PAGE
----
- What Experts Say About Running After a COVID-19 Diagnosis
- The COVID-19 Crisis: How Racing Will Rebound
No matter what, a little bit of bonus rest can go a long way toward supporting long-term growth, independent of vaccine status. With that in mind, here are the cautious guidelines we advise for our athletes after receiving the COVID vaccine.
Post-Vaccine Training Guidelines
|Vaccine Type||Day of Shot||1 Day After||2 Days After||3 Days After||4 Days After|
|Dose 1 of Pfizer and Moderna||Light running OK before||Rest||Easy running||Normal training||Normal training|
|Dose 2 of Pfizer and Moderna; Dose 1 of Johnson & Johnson||Light running OK before||Rest||Very easy day if no symptoms of systemic response. Rest if symptoms.||Easy running (depending on symptoms)||Easy running with option for normal training if feeling 100%|
We also try to avoid having athletes do very hard workouts or long runs just before receiving the vaccine. And assuming no severe reactogenicity, we still try to avoid very hard workouts or races in the three full days after the first dose, and four full days after the second dose. A couple more important notes:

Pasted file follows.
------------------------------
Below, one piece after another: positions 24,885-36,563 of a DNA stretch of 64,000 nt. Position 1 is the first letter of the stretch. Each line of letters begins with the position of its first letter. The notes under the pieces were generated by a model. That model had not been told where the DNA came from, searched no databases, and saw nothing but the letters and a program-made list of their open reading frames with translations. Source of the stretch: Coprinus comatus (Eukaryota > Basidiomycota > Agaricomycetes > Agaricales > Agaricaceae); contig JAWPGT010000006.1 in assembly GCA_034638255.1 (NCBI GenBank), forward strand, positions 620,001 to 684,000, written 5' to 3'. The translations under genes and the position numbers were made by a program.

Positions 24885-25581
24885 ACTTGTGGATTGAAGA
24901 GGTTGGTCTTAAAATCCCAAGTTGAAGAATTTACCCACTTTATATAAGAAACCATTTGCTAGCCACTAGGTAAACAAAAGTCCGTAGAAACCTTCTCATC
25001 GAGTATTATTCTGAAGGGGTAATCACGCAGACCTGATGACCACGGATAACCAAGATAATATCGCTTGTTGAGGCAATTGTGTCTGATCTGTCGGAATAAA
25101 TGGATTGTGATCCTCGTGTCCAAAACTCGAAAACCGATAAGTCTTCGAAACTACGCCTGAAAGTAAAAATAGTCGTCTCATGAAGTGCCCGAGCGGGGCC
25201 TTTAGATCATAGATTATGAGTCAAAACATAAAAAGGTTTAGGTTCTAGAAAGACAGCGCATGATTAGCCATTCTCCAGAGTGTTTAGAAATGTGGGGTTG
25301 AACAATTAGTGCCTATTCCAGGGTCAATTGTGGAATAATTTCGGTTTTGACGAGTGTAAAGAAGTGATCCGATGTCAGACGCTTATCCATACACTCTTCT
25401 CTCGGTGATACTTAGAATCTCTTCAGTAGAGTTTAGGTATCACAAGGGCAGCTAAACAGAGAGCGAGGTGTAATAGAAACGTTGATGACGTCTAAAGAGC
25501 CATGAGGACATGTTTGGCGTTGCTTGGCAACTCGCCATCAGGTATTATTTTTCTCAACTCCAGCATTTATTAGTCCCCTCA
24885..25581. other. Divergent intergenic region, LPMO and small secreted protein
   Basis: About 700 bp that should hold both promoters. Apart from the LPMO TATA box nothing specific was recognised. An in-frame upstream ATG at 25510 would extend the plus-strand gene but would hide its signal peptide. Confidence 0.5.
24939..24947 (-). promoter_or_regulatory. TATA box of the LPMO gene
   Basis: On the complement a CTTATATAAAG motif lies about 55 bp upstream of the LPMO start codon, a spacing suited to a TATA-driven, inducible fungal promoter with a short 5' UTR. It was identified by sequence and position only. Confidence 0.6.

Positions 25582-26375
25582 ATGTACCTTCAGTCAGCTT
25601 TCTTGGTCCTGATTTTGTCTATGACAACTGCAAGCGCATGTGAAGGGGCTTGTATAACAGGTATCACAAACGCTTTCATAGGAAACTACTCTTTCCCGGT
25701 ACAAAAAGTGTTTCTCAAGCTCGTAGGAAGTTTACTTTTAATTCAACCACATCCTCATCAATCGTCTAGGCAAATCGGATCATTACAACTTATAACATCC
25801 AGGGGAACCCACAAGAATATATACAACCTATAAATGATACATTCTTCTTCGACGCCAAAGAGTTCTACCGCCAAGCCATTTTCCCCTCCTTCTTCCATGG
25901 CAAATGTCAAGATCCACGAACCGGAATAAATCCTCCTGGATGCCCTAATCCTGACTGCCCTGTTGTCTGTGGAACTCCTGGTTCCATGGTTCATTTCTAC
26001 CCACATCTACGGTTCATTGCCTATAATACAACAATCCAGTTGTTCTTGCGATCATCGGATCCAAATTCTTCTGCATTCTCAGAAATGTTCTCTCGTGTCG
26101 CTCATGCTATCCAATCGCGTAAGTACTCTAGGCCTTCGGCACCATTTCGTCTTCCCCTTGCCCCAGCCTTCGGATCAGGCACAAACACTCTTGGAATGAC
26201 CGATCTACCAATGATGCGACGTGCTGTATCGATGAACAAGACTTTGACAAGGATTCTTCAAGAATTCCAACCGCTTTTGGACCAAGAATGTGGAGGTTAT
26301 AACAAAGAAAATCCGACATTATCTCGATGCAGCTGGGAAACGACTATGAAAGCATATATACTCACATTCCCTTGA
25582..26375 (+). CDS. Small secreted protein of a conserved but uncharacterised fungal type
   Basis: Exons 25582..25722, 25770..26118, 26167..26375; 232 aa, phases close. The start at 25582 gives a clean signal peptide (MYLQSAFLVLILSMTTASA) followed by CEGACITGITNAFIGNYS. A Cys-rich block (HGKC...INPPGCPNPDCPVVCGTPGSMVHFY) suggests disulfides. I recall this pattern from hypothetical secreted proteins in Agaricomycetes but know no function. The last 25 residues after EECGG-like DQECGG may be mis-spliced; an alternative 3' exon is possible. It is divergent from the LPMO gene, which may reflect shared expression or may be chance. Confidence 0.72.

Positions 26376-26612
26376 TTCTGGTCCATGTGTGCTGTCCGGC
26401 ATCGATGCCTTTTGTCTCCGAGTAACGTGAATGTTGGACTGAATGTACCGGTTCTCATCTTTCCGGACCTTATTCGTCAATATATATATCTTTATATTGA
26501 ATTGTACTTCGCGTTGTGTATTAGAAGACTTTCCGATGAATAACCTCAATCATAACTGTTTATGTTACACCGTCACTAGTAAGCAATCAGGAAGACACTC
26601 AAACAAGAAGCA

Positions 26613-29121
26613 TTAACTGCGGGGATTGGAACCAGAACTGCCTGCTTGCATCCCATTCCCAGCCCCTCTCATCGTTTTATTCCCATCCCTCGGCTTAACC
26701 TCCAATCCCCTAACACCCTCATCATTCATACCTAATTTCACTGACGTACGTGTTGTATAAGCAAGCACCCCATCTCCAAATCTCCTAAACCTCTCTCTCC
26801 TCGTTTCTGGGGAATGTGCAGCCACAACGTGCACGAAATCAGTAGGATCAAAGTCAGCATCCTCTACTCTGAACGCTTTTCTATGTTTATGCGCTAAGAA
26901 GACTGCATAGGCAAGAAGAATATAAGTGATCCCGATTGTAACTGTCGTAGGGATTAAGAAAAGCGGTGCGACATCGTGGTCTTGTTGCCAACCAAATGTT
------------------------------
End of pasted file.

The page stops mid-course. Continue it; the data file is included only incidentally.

- Anecdotally, we have seen some athletes that return to normal training express increased fatigue or soreness three to seven days after a vaccine dose. This delayed response could be due to the interaction of the immune response with life and training stress, so don’t hesitate to take more rest as needed.
- We have also seen anecdotes of a minor amount of short-term changes to the menstrual cycle in some athletes, including increased premenstrual symptoms, shorter cycles, heavier cycles or missed cycles, but that could also be a random association. Talk to your doctor if you have any abnormal symptoms.
- If we use the word anecdote one more time, we finish our punch-card and get a free Subway sub.
However, none of these rules are set in stone, even for our athletes. Always listen to your doctor and your coach. If you have already received the vaccine and applied different rules, that is wonderful and it shouldn’t be a worry.
For our team, we are treating each shot almost as its own workout. And like all workouts big or small, the vaccine is a major reason for celebration.
Megan Roche received her medical degree from Stanford University and is currently pursuing a PhD in Epidemiology from Stanford. David and Megan partner with runners of all abilities through their coaching service, Some Work, All Play. They host the Some Work, All Play podcast on running (and other things), and they wrote a book called The Happy Runner.
From Trail Runner